It’s heating up

As the summer kicks into full gear and hurricane season does, too, we normally see a slight, welcome bump in July precipitation along the Savannah River Basin. This year, not so much.

While each of the sub-basins fell short of its average by a half an inch or more, it’s interesting to point out all three collected almost exactly the same amount:

Sub-basin Rainfall (inches) Average (inches)
Hartwell 3.87 5.12
Russell 3.83 4.24
Thurmond 3.83 4.22

We’ve definitely had better Julys – like in 2013 when Hartwell was inundated with 13+ inches and Thurmond and Russell each received about 10 inches – but all in all, it was just another “meh” month: nothing to write home about, but probably not a cause for concern, either.

Speaking of concern, if you haven’t restocked your hurricane / emergency kit for the season, now is the perfect time. Ready.gov has several helpful tools.

This week, unless you live in the Carolinas, you probably read or watched more about Hurricane Isaias than you experienced. Here in downtown Savannah we received less rain than a typical afternoon summer shower with nominal winds.

I say this not to taunt the hurricane gods, but as a gentle wake-up call to be prepared for the next one. We took the opportunity to mobilize our survey vessels and personnel, and triple check our supplies (now with COVID-19 bonus items like masks and sanitizer).

In the event a storm forces the Brunswick or Savannah ports to close, our teams work with the Coast Guard and Georgia Ports Authority to identify potential navigational hazards (such as debris or shoaling) after the storm as passed.

Isaias was the ninth named storm of the season and NOAA’s Hurricane Center still expects a busy hurricane season.

As the graph at the top of this post indicates, we are now on the cusp of peak season where the number of hurricanes and tropical storms begins to increase precipitously.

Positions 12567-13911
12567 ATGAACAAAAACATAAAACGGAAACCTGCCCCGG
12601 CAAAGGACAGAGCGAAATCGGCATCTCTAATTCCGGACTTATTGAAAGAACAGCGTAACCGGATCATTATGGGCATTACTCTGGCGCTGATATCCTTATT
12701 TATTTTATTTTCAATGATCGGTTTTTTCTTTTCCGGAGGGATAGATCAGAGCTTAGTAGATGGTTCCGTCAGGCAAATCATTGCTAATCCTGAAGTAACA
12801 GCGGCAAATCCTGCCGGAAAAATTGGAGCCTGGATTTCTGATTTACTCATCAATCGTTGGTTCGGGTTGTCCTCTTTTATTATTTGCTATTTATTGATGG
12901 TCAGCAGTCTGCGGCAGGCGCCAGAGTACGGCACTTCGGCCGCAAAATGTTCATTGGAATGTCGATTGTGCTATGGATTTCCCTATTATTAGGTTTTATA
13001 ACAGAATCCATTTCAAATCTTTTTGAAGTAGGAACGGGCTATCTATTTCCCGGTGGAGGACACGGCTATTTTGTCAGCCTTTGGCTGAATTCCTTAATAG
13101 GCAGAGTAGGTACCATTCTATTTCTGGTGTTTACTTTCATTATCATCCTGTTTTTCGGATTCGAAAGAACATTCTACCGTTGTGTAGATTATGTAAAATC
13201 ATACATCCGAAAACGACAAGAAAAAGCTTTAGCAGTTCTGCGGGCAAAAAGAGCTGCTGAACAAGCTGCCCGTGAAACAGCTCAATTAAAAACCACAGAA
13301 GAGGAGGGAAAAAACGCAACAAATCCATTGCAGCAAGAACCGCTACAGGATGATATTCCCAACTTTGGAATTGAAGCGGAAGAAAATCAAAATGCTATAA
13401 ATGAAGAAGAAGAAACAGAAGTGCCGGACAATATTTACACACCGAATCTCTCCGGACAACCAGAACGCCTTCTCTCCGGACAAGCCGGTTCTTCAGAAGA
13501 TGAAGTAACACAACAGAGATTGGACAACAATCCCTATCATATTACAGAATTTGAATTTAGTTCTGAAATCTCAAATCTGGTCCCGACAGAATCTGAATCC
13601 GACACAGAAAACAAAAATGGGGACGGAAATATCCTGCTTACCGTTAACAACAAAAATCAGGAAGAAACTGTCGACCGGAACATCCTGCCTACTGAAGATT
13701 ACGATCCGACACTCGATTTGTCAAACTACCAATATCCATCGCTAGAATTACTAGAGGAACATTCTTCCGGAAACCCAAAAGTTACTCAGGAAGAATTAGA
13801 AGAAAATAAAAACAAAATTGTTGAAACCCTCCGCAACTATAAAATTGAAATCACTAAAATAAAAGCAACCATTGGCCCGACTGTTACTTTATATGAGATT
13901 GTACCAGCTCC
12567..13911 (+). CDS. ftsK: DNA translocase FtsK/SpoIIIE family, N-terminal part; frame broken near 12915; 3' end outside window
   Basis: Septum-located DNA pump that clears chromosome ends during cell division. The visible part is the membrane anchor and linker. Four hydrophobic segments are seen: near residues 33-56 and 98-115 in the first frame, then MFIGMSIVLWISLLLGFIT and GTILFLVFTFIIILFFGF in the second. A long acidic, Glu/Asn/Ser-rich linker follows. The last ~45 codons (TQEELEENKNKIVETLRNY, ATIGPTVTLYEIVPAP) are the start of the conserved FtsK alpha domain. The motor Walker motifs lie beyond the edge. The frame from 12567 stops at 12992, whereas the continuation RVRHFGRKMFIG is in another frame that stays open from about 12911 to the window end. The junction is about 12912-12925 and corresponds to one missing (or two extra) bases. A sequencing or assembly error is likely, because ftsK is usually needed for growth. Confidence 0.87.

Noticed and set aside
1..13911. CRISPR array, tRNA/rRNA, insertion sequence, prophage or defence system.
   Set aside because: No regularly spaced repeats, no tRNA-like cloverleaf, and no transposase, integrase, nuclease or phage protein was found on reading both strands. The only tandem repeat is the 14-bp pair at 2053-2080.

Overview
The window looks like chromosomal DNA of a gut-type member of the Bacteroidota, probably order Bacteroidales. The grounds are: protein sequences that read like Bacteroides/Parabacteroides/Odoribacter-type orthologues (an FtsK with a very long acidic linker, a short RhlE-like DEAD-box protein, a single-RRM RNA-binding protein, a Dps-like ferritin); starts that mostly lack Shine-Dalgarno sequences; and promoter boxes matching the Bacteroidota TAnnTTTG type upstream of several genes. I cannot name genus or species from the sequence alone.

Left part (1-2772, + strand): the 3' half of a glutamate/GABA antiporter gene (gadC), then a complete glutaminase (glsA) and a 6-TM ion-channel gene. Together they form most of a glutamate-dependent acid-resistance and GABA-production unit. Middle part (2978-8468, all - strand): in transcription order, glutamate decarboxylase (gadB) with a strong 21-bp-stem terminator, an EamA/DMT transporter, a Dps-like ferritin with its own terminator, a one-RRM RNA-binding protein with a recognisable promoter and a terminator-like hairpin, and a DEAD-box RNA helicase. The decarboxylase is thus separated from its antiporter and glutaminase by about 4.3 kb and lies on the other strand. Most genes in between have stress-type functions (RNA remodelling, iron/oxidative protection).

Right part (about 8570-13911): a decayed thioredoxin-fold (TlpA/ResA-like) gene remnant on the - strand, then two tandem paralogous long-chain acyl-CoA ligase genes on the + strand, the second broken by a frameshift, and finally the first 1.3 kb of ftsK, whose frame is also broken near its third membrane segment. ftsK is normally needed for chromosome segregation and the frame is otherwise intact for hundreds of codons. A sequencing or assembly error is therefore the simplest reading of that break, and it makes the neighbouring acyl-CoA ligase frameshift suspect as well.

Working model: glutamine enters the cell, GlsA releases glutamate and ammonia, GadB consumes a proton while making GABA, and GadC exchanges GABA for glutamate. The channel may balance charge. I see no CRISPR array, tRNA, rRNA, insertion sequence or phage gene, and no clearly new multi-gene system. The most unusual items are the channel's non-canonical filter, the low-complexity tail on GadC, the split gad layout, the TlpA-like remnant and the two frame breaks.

Last year, we produced a short video on three steps the public can take to prepare for hurricane season. These tips are a good place to start.

However, it’s not a bad idea to consider (and plan) for how the current pandemic could complicate the situation on the ground as it relates to evacuations and storm preparations.

If 2020 has taught us anything, it’s to be prepared for the unexpected and, as always, to remain flexible.

~ Jeremy S. Buddemeier, Corporate Communication Office

About U.S. Army Corps of Engineers Savannah District

The U.S. Army Corps of Engineers Savannah District oversees a multimillion dollar military construction program at 11 Army and Air Force installations in Georgia and North Carolina. We also manage water resources across the Coastal Georgia region, including maintenance dredging of the Savannah and Brunswick harbors; operation of three hydroelectric dams and reservoirs along the upper Savannah River; and administration of an extensive stream and wetland permitting and mitigation program within the state of Georgia. Follow us on Twitter @SavannahCorps and on Facebook.com/SavannahCorps
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